finally move buildroot-ng to trunk
[openwrt/staging/dedeckeh.git] / package / busybox / config / loginutils / Config.in
1 #
2 # For a description of the syntax of this configuration file,
3 # see scripts/kbuild/config-language.txt.
4 #
5
6 menu "Login/Password Management Utilities"
7
8 config BUSYBOX_CONFIG_FEATURE_SHADOWPASSWDS
9 bool "Support for shadow passwords"
10 default n
11 help
12 Build support for shadow password in /etc/shadow. This file is only
13 readable by root and thus the encrypted passwords are no longer
14 publicly readable.
15
16 config BUSYBOX_CONFIG_USE_BB_SHADOW
17 bool #" Use busybox shadow password functions"
18 default n
19 depends on BUSYBOX_CONFIG_USE_BB_PWD_GRP && BUSYBOX_CONFIG_FEATURE_SHADOWPASSWDS
20 help
21 If you leave this disabled, busybox will use the system's shadow
22 password handling functions. And if you are using the GNU C library
23 (glibc), you will then need to install the /etc/nsswitch.conf
24 configuration file and the required /lib/libnss_* libraries in
25 order for the shadow password functions to work. This generally
26 makes your embedded system quite a bit larger.
27
28 Enabling this option will cause busybox to directly access the
29 system's /etc/shadow file when handling shadow passwords. This
30 makes your system smaller and I will get fewer emails asking about
31 how glibc NSS works). When this option is enabled, you will not be
32 able to use PAM to access shadow passwords from remote LDAP
33 password servers and whatnot.
34
35 config BUSYBOX_CONFIG_USE_BB_PWD_GRP
36 bool "Use internal password and group functions rather than system functions"
37 default n
38 help
39 If you leave this disabled, busybox will use the system's password
40 and group functions. And if you are using the GNU C library
41 (glibc), you will then need to install the /etc/nsswitch.conf
42 configuration file and the required /lib/libnss_* libraries in
43 order for the password and group functions to work. This generally
44 makes your embedded system quite a bit larger.
45
46 Enabling this option will cause busybox to directly access the
47 system's /etc/password, /etc/group files (and your system will be
48 smaller, and I will get fewer emails asking about how glibc NSS
49 works). When this option is enabled, you will not be able to use
50 PAM to access remote LDAP password servers and whatnot. And if you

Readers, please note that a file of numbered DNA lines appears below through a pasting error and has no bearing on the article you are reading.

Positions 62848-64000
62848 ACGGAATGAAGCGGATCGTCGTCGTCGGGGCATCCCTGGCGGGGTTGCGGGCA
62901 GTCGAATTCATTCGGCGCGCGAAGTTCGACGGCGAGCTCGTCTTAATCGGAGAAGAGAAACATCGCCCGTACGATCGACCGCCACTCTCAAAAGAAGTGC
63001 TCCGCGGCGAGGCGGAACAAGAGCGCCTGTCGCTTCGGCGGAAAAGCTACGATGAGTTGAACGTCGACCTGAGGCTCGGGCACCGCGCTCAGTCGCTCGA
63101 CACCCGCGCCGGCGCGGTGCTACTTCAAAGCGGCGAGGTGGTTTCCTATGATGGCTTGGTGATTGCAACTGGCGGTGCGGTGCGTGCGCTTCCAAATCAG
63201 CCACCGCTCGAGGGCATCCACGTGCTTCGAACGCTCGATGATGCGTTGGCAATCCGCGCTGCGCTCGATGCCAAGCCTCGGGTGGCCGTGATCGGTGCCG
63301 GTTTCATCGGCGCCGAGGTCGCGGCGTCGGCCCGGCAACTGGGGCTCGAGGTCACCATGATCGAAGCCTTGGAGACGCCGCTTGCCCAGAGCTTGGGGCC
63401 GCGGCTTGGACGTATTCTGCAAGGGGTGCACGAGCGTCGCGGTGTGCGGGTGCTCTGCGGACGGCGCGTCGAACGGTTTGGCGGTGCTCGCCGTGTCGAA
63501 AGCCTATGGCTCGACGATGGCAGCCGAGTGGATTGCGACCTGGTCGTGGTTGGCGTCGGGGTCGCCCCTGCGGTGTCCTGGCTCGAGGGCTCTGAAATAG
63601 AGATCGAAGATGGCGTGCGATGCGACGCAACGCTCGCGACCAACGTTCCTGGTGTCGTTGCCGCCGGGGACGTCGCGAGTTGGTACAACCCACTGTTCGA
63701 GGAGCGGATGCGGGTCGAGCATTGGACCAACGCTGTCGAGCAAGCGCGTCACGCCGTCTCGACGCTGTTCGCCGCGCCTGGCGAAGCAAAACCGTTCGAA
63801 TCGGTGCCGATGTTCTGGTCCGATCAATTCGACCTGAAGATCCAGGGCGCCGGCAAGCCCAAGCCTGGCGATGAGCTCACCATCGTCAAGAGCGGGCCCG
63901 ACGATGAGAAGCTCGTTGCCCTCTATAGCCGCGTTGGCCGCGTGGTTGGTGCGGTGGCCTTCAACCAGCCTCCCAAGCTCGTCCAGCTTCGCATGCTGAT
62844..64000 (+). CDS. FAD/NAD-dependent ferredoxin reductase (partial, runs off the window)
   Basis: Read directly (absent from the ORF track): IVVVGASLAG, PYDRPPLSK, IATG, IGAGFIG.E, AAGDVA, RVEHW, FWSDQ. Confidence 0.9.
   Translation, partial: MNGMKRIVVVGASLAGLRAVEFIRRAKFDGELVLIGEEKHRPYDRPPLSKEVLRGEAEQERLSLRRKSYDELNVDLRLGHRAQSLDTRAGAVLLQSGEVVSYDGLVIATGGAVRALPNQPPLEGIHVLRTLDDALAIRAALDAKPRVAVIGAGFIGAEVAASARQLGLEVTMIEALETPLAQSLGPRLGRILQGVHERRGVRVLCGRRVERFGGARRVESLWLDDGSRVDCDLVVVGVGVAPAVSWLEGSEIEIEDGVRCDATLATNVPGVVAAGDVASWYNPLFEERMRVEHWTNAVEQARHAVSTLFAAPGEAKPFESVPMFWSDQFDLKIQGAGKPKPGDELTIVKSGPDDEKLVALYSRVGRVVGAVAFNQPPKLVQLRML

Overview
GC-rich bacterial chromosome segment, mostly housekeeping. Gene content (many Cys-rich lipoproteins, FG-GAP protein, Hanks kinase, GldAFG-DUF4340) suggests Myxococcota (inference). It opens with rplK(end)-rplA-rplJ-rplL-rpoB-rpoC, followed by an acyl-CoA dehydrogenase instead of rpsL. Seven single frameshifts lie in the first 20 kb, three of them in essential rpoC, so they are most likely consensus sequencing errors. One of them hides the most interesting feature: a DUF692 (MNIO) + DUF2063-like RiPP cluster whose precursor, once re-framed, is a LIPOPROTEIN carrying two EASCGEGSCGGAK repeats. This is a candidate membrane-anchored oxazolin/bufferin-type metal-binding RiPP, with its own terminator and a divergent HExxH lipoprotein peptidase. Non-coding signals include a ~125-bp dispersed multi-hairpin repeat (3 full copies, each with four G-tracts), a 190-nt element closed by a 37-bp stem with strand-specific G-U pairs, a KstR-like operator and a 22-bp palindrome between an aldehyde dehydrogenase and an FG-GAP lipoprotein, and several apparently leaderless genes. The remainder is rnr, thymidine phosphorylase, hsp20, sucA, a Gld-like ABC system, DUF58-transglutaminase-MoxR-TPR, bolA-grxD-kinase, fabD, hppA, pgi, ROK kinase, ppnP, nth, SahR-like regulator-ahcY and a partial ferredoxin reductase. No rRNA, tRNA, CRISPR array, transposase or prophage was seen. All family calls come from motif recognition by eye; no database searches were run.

51 want hostname resolution to work with glibc, you still need the
52 /lib/libnss_* libraries.
53
54 If you enable this option, it will add about 1.5k to busybox.
55
56 config BUSYBOX_CONFIG_ADDGROUP
57 bool "addgroup"
58 default n
59 help
60 Utility for creating a new group account.
61
62 config BUSYBOX_CONFIG_DELGROUP
63 bool "delgroup"
64 default n
65 help
66 Utility for deleting a group account.
67
68 config BUSYBOX_CONFIG_ADDUSER
69 bool "adduser"
70 default n
71 help
72 Utility for creating a new user account.
73
74 config BUSYBOX_CONFIG_DELUSER
75 bool "deluser"
76 default n
77 help
78 Utility for deleting a user account.
79
80 config BUSYBOX_CONFIG_GETTY
81 bool "getty"
82 default n
83 help
84 getty lets you log in on a tty, it is normally invoked by init.
85
86 config BUSYBOX_CONFIG_FEATURE_UTMP
87 bool "Support utmp file"
88 depends on BUSYBOX_CONFIG_GETTY || BUSYBOX_CONFIG_LOGIN || BUSYBOX_CONFIG_SU || BUSYBOX_CONFIG_WHO
89 default n
90 help
91 The file /var/run/utmp is used to track who is currently logged in.
92
93 config BUSYBOX_CONFIG_FEATURE_WTMP
94 bool "Support wtmp file"
95 depends on BUSYBOX_CONFIG_GETTY || BUSYBOX_CONFIG_LOGIN || BUSYBOX_CONFIG_SU || BUSYBOX_CONFIG_LAST
96 default n
97 select BUSYBOX_CONFIG_FEATURE_UTMP
98 help
99 The file /var/run/wtmp is used to track when user's have logged into
100 and logged out of the system.
101
102 config BUSYBOX_CONFIG_LOGIN
103 bool "login"
104 default n
105 select BUSYBOX_CONFIG_FEATURE_SUID
106 help
107 login is used when signing onto a system.
108
109 Note that Busybox binary must be setuid root for this applet to
110 work properly.
111
112 config BUSYBOX_CONFIG_FEATURE_SECURETTY
113 bool "Support for /etc/securetty"
114 default n
115 depends on BUSYBOX_CONFIG_LOGIN
116 help
117 The file /etc/securetty is used by (some versions of) login(1).
118 The file contains the device names of tty lines (one per line,
119 without leading /dev/) on which root is allowed to login.
120
121 config BUSYBOX_CONFIG_PASSWD
122 bool "passwd"
123 default y
124 select BUSYBOX_CONFIG_FEATURE_SUID
125 help
126 passwd changes passwords for user and group accounts. A normal user
127 may only change the password for his/her own account, the super user
128 may change the password for any account. The administrator of a group
129 may change the password for the group.
130
131 Note that Busybox binary must be setuid root for this applet to
132 work properly.
133
134 config BUSYBOX_CONFIG_SU
135 bool "su"
136 default n
137 select BUSYBOX_CONFIG_FEATURE_SUID
138 help
139 su is used to become another user during a login session.
140 Invoked without a username, su defaults to becoming the super user.
141
142 Note that Busybox binary must be setuid root for this applet to
143 work properly.
144
145 config BUSYBOX_CONFIG_SULOGIN
146 bool "sulogin"
147 default n
148 help
149 sulogin is invoked when the system goes into single user
150 mode (this is done through an entry in inittab).
151
152 config BUSYBOX_CONFIG_VLOCK
153 bool "vlock"
154 default n
155 select BUSYBOX_CONFIG_FEATURE_SUID
156 help
157 Build the "vlock" applet which allows you to lock (virtual) terminals.
158
159 Note that Busybox binary must be setuid root for this applet to
160 work properly.
161
162 endmenu
163